Local authorities 'spend nothing' on mental healthcare

Mental healthcare is being increasingly sidelined, with some local authorities spending nothing on mental health services.

Other councils spent less than 1% of their public health budget on preventing mental health problems and the figure is shrinking year on year, according to Mind.

The charity used the Freedom of Information Act to analyse figures from councils on how much they spend on promoting and preventing the physical and mental wellbeing of all residents.

The figures showed that 13 local authorities spent nothing at all on preventing mental health problems in 2015/16. Overall, the proportion of the public health budget spent on mental health stood at 0.9%, down from 1.4% in 2013/14.

The charity estimates that poor mental health costs at least £105 billion a year with one in four people likely to suffer from a mental health problem each year.

The investigation also showed that some regions do not plan to spend any money on preventing mental ill health in the forthcoming year.

Paul Farmer, chief executive of Mind, said: "Our research shows that the current spend on public mental health initiatives is negligible. This can't continue.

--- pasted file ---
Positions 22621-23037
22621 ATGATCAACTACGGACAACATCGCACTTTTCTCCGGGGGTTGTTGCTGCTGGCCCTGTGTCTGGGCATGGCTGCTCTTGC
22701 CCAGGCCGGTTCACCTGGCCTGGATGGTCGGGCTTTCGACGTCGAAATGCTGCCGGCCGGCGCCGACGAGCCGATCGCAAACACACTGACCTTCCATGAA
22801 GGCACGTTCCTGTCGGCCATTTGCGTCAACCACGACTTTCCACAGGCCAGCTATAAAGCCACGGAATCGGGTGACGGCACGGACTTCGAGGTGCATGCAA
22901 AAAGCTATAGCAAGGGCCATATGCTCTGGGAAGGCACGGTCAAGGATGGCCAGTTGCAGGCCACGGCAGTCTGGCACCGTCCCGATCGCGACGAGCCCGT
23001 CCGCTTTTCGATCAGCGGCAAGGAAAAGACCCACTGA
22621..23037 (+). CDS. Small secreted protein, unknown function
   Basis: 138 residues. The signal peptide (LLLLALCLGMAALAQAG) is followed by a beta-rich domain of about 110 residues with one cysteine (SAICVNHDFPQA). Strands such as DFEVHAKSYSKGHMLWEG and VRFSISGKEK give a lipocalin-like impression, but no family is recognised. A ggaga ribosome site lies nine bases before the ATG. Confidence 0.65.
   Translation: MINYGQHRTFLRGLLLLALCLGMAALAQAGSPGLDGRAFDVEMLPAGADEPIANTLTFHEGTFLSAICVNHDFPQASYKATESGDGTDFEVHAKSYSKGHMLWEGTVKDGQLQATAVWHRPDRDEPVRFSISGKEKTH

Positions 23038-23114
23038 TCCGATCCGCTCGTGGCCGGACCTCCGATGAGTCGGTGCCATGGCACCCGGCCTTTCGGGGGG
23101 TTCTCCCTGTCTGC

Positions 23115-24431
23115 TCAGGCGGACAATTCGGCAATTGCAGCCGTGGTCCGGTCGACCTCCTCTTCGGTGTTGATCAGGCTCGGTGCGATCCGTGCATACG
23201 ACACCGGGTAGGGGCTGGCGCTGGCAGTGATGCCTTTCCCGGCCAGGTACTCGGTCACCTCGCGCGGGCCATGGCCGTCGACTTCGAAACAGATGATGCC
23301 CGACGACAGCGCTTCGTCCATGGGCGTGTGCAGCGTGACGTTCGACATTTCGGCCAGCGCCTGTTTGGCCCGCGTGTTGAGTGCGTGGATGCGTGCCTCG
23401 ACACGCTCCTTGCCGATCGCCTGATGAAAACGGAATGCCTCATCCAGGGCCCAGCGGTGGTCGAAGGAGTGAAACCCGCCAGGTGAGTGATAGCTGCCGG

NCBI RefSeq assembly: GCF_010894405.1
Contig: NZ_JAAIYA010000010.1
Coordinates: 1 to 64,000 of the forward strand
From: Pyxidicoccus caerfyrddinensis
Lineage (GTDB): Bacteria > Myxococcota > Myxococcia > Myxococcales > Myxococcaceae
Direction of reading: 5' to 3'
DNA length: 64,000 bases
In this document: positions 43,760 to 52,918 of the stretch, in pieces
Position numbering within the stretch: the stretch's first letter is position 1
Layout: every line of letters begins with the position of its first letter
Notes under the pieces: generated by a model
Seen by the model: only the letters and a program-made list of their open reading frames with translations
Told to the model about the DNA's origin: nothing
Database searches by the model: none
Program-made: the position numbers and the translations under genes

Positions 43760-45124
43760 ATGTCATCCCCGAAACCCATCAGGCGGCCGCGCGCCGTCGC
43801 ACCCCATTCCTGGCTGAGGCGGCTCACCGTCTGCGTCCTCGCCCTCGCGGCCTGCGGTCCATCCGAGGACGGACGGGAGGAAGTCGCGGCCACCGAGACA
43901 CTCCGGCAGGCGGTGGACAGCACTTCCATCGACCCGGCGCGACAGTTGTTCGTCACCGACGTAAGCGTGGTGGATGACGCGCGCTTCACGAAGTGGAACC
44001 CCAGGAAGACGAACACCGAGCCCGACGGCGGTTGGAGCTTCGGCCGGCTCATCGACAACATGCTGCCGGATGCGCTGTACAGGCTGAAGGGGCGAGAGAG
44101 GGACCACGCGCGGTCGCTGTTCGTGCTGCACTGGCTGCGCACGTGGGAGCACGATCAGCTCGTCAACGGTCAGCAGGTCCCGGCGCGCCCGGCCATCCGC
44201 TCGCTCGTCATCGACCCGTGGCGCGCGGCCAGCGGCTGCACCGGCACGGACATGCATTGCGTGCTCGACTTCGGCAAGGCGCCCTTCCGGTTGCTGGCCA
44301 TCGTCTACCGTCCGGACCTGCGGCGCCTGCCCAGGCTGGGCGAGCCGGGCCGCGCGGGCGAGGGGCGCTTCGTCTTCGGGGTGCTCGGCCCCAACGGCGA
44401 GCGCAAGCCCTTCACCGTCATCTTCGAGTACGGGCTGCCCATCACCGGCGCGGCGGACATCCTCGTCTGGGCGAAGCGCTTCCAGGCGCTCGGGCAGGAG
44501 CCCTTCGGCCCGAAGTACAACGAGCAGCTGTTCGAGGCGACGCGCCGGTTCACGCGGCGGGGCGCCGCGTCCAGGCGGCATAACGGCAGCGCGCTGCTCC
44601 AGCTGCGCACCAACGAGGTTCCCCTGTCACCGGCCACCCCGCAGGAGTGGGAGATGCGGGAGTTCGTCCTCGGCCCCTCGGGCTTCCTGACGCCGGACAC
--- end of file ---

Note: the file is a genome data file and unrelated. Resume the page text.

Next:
"Prevention is always better than cure and ignoring the problem simply doesn't make sense.

"One in four people will experience a mental health problem every year, yet so much of this could be prevented by targeted programmes aimed at groups we know to be at risk, such as pregnant women, people who are isolated, people from black and minority ethnic and rural communities, or those living with a long term physical health problem.

Izzi Seccombe, chairwoman of the Local Government Association's community well-being board, said: "Councils have budgeted to spend £46 million on public mental health in 2016/17. This is despite having funding cut by central government by more than £330 million over the next four years - a reduction of 9.7%.

"Councils, who only took over responsibility for public health just over three years ago, cannot be expected to reverse decades of under investment in mental health spending by successive governments overnight."

A Department of Health spokeswoman said: "We are determined that the increase in NHS funding reaches frontline services. That's why we have committed commissioners to increase their spending on local mental health services, at least in line with the growth of their overall funding."